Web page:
This week started out with a bang, when in the midst of a last-minute, mystery press event in Los Angeles on Monday, Microsoft revealed its new tablet, the Surface for Windows RT. Using Apple founder Steve Jobs’ approach, Microsoft Windows Division President Steve Sinofsky sported casualwear for his live, on-stage demonstration of the new device. Mr. Sinofsky showcased the tablet’s capabilities and talked of how users could smoothly browse the Internet using Internet Explorer and the Windows 8 operating system – all well and good, until the tablet froze up on him mid-sentence. (See the now infamous #Fail video below.) After a minute of struggling with the faulty Surface, Mr. Sinofsky ran to replace the malfunctioning device with a working model and then carried on the presentation, noting that “movies and entertainment will look great” on the tablet.
The Surface tablet features a 10.6 inch, hi-definition touchscreen – slightly larger than the iPad’s 9.5 inch height – and both a front and rear facing camera. The Surface also boasts a few innovations that are not common to the current tablet marketplace. The cover flips down to become a full keyboard, a pen clicks into the tablet itself, and the tablet also has a built-in kickstand.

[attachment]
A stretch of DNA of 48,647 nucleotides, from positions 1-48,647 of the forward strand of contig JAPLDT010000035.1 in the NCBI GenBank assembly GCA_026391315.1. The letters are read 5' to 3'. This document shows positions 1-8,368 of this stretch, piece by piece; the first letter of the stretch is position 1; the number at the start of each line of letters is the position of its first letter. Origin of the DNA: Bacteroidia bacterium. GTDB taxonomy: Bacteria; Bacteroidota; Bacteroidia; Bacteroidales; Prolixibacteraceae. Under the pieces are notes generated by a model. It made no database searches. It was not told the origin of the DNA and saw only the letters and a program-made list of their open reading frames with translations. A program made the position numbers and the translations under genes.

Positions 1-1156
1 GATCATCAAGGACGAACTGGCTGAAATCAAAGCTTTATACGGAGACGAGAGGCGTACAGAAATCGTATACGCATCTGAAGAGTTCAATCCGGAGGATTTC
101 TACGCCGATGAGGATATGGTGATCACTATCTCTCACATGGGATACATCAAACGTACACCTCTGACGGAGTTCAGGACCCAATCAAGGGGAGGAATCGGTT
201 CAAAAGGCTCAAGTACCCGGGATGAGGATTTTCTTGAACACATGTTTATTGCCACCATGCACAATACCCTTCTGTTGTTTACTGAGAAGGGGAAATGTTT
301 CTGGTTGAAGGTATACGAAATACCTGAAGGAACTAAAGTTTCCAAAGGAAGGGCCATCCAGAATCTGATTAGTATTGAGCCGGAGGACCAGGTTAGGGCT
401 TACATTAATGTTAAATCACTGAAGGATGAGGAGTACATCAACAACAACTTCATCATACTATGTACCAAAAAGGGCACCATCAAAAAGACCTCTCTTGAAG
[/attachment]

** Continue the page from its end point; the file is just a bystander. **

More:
Microsoft CEO Steve Ballmer noted that the company had made some good hardware in the past and the time was ripe for it to enter the tablet market. “Much like Windows 1 needed the mouse, we wanted to give Windows 8 its own hardware,” he said.
Even with its innovative features, the Microsoft Surface faces steep competition in the tablet marketplace, which is already dominated by the Apple iPad. Manufactures shipped more than 18 million tablets in the first quarter of 2012, with Apple accounting for 11.8 million devices. The IDC estimates that the iPad will account for 63% of total tablets shipped in 2012. Apple’s revenue from iPad sales has exceeded Microsoft’s Windows revenue for the past three quarters, and the world’s most valuable company is now worth more than twice as much as Microsoft.
“Microsoft founders Bill Gates and Paul Allen made a big bet – a bet on software – but it was always clear that we had to push hardware in ways that sometimes manufacturers hadn’t envisioned,” Steve Ballmer said at Monday’s event. “We believe that any intersection between human and machine can be made better when all aspects, hardware and software, are working together.”
In short, Microsoft made a bold move this week, challenging the biggest kid on the tablet marketplace block. Time will tell whether they show themselves to be a worthy contender or fall flat on their face and the Surface goes down the same, sad path of Microsoft’s Zune.
Microsoft Surface Presentation Fail